'The Six Million Dollar Man'
Those famous words, "We can rebuild him, we have the technology" explain how astronaut Steve Austin (Lee Majors) becomes the 'The Six Million Dollar Man.'
Austin is mutilated after a crash and a secret government agency replaces his now departed parts with super powerful mechanical limbs. Austin uses his new superhuman like powers to solve crimes and catch bad guys. Look for the classic episode when he battled Sasquatch, or Big Foot. The series began in 1973 and resulted in a spinoff series called the 'Bionic Woman.' EDITOR'S NOTE: NEITHER OF THEM INVOLVING ACTING OR WRITING.
'Adventures of Superman'
This is the original Superman, at least the television version.
George Reeves starred in the 1952-1957 version of the man of steel. Not only did he battle bank robbers and other evil-doers, but he also fought against evil aliens and malevolent robots.
'Buffy the Vampire Slayer'
A fantastic show about a high school student with a bad reputation who has a destiny to kill vampires meandering about L.A. Buffey Summers is played by Sarah Michelle Gellar in a kick-butt role as the tough, but attractive, vampire slayer. She battled vampires from 1997 EDITOR'S NOTE: I HAVE YET TO BE INITIATED INTO THE CULT-O-BUFFY. (SOON, SOON, I PROMISE) BUT FROM THE PASSION AND DEVOTION OF ITS FANS, I WOULD BET A FAIR FEW WOULD HAVE COMPLAINTS ABOUT HOW LOW "BUFFY" IS RANKED ON THIS LIST.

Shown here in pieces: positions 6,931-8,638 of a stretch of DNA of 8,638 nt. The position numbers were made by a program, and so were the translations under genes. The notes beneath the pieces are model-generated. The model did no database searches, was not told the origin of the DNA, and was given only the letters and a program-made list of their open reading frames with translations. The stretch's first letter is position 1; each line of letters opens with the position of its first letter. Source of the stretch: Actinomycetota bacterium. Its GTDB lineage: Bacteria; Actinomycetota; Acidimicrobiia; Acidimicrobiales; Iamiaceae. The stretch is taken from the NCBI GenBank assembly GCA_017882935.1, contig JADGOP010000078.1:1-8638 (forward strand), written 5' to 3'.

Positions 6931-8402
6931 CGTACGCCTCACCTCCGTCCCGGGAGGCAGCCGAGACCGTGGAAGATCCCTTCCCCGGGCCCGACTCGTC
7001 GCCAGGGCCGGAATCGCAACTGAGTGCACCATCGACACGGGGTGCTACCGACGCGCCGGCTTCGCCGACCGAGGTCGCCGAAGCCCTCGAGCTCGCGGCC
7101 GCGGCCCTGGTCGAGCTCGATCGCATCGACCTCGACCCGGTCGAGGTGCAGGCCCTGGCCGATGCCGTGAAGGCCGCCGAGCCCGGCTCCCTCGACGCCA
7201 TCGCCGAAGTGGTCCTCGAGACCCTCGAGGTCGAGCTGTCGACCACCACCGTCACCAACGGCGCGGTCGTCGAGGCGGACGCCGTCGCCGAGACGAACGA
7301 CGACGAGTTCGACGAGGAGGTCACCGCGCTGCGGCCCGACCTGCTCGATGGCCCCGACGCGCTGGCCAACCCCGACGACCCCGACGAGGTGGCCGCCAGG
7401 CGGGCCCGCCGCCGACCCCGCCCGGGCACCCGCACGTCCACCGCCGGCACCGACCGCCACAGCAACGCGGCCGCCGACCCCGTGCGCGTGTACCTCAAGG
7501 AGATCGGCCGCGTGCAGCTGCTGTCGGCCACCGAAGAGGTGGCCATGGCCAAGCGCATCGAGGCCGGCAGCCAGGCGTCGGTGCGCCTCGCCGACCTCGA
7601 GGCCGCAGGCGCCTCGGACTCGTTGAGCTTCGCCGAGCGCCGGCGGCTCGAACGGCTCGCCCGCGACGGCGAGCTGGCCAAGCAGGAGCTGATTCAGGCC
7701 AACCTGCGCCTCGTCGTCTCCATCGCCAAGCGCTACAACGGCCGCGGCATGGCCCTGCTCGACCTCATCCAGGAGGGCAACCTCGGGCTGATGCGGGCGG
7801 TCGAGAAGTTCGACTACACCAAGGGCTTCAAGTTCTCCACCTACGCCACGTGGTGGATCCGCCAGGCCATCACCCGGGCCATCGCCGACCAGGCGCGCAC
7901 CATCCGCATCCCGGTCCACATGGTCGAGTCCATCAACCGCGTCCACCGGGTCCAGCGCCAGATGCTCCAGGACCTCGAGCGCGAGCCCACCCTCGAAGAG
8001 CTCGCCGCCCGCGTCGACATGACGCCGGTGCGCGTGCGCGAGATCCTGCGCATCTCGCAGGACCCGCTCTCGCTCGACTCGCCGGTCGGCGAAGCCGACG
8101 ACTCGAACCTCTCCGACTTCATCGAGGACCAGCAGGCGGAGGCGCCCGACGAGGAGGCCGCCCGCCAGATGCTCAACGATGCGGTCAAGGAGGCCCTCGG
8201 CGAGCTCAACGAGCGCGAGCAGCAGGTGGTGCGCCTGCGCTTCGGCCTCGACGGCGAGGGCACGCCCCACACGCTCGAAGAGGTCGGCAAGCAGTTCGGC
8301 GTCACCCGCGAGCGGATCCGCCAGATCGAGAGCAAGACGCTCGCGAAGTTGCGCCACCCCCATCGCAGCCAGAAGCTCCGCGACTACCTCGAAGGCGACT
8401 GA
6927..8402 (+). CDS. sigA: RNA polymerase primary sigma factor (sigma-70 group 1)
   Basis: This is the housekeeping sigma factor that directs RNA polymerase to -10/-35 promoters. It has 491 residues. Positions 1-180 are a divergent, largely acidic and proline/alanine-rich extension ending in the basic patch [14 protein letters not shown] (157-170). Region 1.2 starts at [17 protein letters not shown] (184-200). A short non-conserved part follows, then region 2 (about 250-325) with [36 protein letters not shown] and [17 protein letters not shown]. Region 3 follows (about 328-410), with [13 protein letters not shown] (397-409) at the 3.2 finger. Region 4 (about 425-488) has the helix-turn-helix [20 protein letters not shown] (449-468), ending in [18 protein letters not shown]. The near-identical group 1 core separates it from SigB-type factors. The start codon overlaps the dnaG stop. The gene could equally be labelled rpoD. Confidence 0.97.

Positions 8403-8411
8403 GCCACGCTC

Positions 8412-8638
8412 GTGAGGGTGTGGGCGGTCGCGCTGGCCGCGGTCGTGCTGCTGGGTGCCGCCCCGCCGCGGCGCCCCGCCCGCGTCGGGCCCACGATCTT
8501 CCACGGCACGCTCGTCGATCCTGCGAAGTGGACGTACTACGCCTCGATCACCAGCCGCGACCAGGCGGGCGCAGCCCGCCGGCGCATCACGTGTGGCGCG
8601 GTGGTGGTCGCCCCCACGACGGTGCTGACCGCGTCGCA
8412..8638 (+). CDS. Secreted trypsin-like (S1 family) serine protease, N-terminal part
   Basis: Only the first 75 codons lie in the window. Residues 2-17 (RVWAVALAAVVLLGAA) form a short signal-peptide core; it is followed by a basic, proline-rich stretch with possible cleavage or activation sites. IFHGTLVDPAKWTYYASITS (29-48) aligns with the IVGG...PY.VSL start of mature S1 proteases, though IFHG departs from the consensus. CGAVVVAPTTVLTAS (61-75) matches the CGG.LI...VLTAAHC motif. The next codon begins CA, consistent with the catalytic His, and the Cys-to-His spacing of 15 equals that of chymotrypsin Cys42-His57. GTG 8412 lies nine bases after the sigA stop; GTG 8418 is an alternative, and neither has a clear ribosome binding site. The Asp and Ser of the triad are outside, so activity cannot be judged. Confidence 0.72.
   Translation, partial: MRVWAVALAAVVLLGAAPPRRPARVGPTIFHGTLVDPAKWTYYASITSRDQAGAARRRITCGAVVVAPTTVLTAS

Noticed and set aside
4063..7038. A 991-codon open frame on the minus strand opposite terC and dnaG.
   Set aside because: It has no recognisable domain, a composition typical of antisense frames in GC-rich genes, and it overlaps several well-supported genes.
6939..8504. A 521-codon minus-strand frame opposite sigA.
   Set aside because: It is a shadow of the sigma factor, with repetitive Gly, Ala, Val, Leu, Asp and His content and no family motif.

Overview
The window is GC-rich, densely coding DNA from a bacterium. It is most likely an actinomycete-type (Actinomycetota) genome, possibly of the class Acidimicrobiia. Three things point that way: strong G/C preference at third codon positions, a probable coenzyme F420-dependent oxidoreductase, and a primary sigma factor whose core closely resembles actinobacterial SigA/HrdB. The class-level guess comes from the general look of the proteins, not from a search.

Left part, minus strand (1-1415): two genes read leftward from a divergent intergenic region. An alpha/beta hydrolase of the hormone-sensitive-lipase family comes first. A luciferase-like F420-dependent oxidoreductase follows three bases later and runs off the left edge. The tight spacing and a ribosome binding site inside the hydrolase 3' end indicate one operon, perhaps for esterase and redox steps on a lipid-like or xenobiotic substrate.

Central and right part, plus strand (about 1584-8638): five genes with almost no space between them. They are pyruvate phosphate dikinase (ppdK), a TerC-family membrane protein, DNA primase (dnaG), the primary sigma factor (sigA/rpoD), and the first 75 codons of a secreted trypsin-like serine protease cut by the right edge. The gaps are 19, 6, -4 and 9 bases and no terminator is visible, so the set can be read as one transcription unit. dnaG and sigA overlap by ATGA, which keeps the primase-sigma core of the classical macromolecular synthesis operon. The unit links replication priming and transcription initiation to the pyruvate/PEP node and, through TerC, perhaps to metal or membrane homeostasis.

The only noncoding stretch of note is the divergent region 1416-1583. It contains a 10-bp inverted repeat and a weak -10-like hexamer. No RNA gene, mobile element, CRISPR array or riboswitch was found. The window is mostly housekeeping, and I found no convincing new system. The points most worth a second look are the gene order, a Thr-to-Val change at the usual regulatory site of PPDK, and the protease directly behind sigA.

'Stargate Atlantis' is a spinoff of Sci-Fi Channel's original 'Stargate SG-1' series and is part of the current Friday night lineup on the channel.
When a Stargate portal is found in the ancients' city of Atlantis (beneath Antarctica) a team is formed to explore it. As they use the Stargate to travel to the Pegasus Galaxy, they encounter an evil enemy called The Wraith, who threatens human existence. EDITOR'S NOTE: AFTER WATCHING A FEW EPISODES OF THIS SHOW, I SENT AN EMAIL TO THE WRAITH TO COME KILL ME. (ALL THE MIND-NUMBING BABBLE OF THE ORIGINAL 'STARGATE', SANS THE AT-LEAST-SNARKY-CHARM OF RICHARD DEAN ANDERSON OR BEN BROWDER)
'The Jetsons' is a classic sci-fi show, complete with space cars and a robotic maid. The show lasted from 1962-1988.
'Wonder Woman' captures the number 24 spot on our list.
Wonder Woman, played by the lovely Lynda Carter, is a believable super heroine who fought the evil Nazis during World War II. After the war, she returned to her island of women. However, during the last season , she re-emerges 30 years later when Major Steve Trevor's son, Steve Trevor Jr., enlists her to battle evil once again. OK, the writers did a poor job in trying to transport her into the modern day, but the show was good enough to cut them some slack.